WASHINGTON — Assaults and threats of violence against Americans at work declined by 21 percent during the mid-1990s. The three riskiest jobs were police officer, security guard and taxi driver.
The US Justice Department reported that workplace violence touches 1.7 million Americans a year but has been dropping since 1994 - even faster than the overall decline in crime in America.
Retail-sales workers were the most numerous victims, because they far outnumber police officers, guards, or taxi drivers. On average, 330,000 retail salespeople were attacked each year. They were followed by police, with an average of 234,200 officers victimized each year.
Three of every 5 assailants was a stranger to the victim, and intimate relatives and friends were far less involved in workplace violence than in overall attacks.
"About 37 percent of the victims of workplace violence said they knew their offenders," says Jan Chaiken, director of the department's Bureau of Justice Statistics.
"But very few - only about 1 percent - were victimized by a current or former spouse, boyfriend or girlfriend, in contrast to other violent incidents," he says.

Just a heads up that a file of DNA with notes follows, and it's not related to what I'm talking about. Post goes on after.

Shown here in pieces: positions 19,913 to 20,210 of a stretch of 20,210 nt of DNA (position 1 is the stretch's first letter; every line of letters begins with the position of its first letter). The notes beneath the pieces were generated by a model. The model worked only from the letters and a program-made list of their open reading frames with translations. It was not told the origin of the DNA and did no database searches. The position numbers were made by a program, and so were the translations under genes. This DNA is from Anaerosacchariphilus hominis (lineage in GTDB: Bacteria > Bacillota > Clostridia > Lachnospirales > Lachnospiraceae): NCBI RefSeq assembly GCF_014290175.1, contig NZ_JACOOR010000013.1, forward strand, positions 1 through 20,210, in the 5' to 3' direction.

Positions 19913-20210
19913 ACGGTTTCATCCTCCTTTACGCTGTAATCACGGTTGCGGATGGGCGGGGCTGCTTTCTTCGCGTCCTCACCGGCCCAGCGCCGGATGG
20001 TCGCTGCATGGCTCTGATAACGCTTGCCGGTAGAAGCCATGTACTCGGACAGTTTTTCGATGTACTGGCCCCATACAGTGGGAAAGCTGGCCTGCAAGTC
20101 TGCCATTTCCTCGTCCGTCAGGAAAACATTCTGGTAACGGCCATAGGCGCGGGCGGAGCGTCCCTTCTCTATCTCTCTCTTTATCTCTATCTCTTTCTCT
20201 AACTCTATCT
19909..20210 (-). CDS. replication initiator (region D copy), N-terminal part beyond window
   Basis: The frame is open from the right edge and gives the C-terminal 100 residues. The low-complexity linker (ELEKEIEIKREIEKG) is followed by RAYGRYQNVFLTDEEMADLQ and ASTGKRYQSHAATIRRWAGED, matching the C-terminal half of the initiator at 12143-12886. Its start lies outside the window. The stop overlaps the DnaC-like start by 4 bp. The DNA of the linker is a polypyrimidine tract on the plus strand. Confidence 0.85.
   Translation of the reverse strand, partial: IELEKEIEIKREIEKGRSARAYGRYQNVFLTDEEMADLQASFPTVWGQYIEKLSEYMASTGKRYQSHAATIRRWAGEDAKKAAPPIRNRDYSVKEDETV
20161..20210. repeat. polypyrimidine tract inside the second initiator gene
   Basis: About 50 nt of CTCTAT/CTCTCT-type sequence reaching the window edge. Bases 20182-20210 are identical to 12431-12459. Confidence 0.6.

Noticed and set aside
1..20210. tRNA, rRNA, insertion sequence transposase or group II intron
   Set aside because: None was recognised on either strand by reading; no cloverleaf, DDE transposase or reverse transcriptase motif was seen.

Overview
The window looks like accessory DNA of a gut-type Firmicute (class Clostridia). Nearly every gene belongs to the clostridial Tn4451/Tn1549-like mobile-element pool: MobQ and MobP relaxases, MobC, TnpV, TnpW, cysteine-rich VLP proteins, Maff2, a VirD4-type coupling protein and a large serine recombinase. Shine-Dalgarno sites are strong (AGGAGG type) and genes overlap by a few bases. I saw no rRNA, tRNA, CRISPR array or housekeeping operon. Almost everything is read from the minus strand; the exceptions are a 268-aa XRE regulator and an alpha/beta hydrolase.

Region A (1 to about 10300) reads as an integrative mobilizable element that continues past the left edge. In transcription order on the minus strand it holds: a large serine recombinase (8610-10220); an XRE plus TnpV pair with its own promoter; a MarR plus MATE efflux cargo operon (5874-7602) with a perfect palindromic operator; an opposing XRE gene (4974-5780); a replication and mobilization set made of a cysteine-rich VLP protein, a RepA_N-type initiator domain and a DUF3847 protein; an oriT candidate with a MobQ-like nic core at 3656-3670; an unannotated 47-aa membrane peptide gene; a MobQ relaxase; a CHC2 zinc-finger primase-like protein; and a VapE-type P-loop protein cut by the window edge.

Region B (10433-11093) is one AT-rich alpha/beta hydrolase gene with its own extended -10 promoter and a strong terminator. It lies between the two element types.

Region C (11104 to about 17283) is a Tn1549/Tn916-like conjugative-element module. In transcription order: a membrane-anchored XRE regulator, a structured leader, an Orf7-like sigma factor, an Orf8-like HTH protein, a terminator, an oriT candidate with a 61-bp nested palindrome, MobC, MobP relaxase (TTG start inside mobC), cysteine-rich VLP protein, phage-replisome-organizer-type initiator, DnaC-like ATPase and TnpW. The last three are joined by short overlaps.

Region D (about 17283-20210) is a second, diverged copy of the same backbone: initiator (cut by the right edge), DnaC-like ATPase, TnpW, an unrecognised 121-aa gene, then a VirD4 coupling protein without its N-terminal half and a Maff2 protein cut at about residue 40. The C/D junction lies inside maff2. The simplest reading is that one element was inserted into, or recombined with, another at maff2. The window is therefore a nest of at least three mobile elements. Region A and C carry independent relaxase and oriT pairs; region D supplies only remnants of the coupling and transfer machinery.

Nationally, 21 percent of all violence against women and 2 percent of violence against men are committed by intimates.
The bureau found that workplace violence had declined more than 21 percent from a 1994 peak of about 2.2 million to about 1.7 million in 1996. That was even larger than the nationwide decline of 17 percent in violent crimes during that period, from 11 million to 9.1 million.
Using victim interviews, the bureau studied workplace violence in 1992 through 1996.
The annual average during that period was 2 million incidents. These were overwhelming concentrated in the annual average of 1.48 million simple assaults, which lumps together both unarmed attacks and threats of violence. There were no separate figures for threats and for unarmed attacks.
Homicides averaged 1,023 a year; rapes, 50,500 annually; robberies, 83,700; and aggravated assaults, 395,500.
Police officers faced the greatest risk; 306 of every 1,000 officers were attacked or threatened during the study period.